Operation Mincemeat Review – but why actually? A geek community

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Operation Mincemeat - But why tho

Operation Mincemeat Coming to Netflix this week is a fascinating film based on true events that take place during World War II. What happened during this time left me deeply shocked. However, the most surprising thing about this film was that I learned as much as I did about the inspiration behind the James Bond book series and the author who wrote them. If I’ve caught your attention with this odd link, then follow me into a movie that tells a twisted tale of espionage at the highest level.

Directed by John Madden (think Shakespeare a Love, not NFL), Operation Mincemeat tells the story of a group of British intelligence officers during World War II who were hired by Winston Churchill (Simon Russell Beale) to fool Hitler and the Nazis into believing they were invading Greece when their real target was Sicily (an island directly in front of the door) was the southwest coast of Italy). Victory here would secure Allied forces a foothold on the shores of Europe and potentially turn the tide of the war.

The synopsis of this film alone drew me in immediately. I’m by no means a particularly big history buff, but upon hearing the fantastical nature of this storyline, I was stunned to believe that this was a real event, and yet there is so much more to this story. The film is directed by Colin Firth (Ewen Montagu), Matthew Macfadyen (Charles Cholmondeley), Kelly Macdonald (Jean Leslie), Penelope Wilton (Hester Leggett) and Johnny Flynn (Ian Fleming). Yes, the actual Ian Fleming who was the creator and author of the most famous fictional British secret agent James Bloody Bond.

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Fleming worked for British Intelligence before becoming a successful author, and during the time the film is set he helped create the “Trout Memo,” which detailed a variety of elaborate and deceptive plots to get Hitler and Germany to deceive, to move their troops. Operation Mincemeat delightfully brings in several Easter eggs to show some of the inspiration behind Fleming’s billion-dollar idea. The good news is that they’re more like tidbits you can find than a shoehorn, and those moments are extremely relevant to the plan at hand. Flynn serves as the partial narrator of the story, and his delivery and cadence bring a real seriousness to the moment.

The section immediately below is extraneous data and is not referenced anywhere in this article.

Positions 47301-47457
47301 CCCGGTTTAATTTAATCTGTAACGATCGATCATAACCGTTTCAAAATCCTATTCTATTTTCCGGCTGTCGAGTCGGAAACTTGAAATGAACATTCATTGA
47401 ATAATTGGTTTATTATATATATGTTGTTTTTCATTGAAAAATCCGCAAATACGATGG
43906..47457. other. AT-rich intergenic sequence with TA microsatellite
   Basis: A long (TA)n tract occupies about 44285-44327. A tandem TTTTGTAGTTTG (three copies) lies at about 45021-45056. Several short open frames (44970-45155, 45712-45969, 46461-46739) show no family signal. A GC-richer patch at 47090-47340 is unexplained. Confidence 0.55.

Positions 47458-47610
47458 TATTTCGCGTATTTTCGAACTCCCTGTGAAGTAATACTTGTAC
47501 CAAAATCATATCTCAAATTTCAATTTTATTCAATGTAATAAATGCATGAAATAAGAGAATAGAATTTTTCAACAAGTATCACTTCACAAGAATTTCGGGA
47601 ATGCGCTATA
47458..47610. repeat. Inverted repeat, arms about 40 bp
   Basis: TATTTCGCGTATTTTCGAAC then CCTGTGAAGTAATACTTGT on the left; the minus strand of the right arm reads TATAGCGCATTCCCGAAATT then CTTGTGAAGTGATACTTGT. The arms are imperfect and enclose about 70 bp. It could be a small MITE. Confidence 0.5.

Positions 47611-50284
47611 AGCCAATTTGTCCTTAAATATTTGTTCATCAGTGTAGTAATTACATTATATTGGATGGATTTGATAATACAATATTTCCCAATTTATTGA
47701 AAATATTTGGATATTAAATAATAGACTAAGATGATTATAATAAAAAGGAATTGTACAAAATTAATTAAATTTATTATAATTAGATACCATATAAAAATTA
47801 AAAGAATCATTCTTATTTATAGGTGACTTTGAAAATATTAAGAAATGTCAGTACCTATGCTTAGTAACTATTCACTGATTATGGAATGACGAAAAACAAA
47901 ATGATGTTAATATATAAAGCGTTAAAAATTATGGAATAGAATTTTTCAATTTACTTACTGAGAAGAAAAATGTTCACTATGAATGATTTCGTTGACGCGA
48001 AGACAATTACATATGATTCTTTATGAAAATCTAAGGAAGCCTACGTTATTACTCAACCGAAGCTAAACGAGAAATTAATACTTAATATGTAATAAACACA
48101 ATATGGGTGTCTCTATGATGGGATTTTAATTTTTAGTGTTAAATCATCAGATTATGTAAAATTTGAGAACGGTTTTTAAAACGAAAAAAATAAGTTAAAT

Knowing that these events actually happened in the story has a certain level of suspense, and not knowing anything about it, I felt gripped by the suspense of the plot as the war’s success was at stake. The sequences depicting the moments of real espionage were brought to life brilliantly, but I wanted more of it. Madden instead prefers to focus on the more human elements of the main characters, spending time exploring their interactions so you can connect with them on a more personal level to feel involved in the larger storyline.

This decision is met with mixed reactions because while it’s important to point out that these were real people who risked their lives to serve their country, there are a few moments that set the tone and pace of the film derail. This makes the two-hour runtime feel lengthy at times, but it’s worth persevering with as this is a genuinely entertaining film.

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Firth delivers a performance that, if you’ve seen him in any film at all, feels similar to most of his previous roles. That being said, it works in the context of this story, and it’s helped by the conflict introduced by Macfadyen. The spectacle is very dry throughout and is to be expected given the severity of the situation and the time period set.

Operation Mincemeat is an incredibly exciting watch were it not for the simple fact that this bold event actually took place during World War II. It’s a sobering moment when the fate of the free world depended on a ludicrous plan to trick Hitler into staging a fake invasion. Character interactions can feel drawn out and slows down the overall pace of the film, but the spying of it all is very compelling. Spycraft fans, especially Bond, will absolutely love this film.

Operation Mincemeat is available exclusively on Netflix Wednesday May 11th.

Operation Mincemeat

7.5/10

TL;DR

Operation Mincemeat is an incredibly exciting watch were it not for the simple fact that this bold event actually took place during World War II. It’s a sobering moment when the fate of the free world depended on a ludicrous plan to trick Hitler into staging a fake invasion. Character interactions can feel drawn out and slows down the overall pace of the film, but the spying on it all is very compelling. Spycraft fans, especially Bond, will absolutely love this film.

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